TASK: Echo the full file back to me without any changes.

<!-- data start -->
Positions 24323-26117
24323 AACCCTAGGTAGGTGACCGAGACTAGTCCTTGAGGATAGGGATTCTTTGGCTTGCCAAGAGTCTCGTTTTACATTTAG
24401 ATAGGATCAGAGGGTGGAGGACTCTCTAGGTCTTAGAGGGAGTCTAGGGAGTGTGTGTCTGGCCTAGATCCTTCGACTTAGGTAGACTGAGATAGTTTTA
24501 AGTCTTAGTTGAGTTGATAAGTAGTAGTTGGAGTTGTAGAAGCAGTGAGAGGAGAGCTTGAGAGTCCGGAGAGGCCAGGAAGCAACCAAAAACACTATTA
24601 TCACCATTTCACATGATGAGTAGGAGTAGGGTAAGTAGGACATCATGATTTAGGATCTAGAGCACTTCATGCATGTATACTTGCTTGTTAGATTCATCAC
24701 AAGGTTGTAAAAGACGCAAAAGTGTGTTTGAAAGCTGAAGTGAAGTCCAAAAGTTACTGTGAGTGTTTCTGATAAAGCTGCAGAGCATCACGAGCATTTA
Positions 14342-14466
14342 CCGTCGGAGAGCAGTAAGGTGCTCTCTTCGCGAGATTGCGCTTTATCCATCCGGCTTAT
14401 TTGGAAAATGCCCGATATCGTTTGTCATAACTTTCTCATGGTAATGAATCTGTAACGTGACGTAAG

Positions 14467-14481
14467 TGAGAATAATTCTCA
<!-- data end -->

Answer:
Positions 24323-26117
24323 AACCCTAGGTAGGTGACCGAGACTAGTCCTTGAGGATAGGGATTCTTTGGCTTGCCAAGAGTCTCGTTTTACATTTAG
24401 ATAGGATCAGAGGGTGGAGGACTCTCTAGGTCTTAGAGGGAGTCTAGGGAGTGTGTGTCTGGCCTAGATCCTTCGACTTAGGTAGACTGAGATAGTTTTA
24501 AGTCTTAGTTGAGTTGATAAGTAGTAGTTGGAGTTGTAGAAGCAGTGAGAGGAGAGCTTGAGAGTCCGGAGAGGCCAGGAAGCAACCAAAAACACTATTA
24601 TCACCATTTCACATGATGAGTAGGAGTAGGGTAAGTAGGACATCATGATTTAGGATCTAGAGCACTTCATGCATGTATACTTGCTTGTTAGATTCATCAC
24701 AAGGTTGTAAAAGACGCAAAAGTGTGTTTGAAAGCTGAAGTGAAGTCCAAAAGTTACTGTGAGTGTTTCTGATAAAGCTGCAGAGCATCACGAGCATTTA
Positions 14342-14466
14342 CCGTCGGAGAGCAGTAAGGTGCTCTCTTCGCGAGATTGCGCTTTATCCATCCGGCTTAT
14401 TTGGAAAATGCCCGATATCGTTTGTCATAACTTTCTCATGGTAATGAATCTGTAACGTGACGTAAG

Positions 14467-14481
14467 TGAGAATAATTCTCA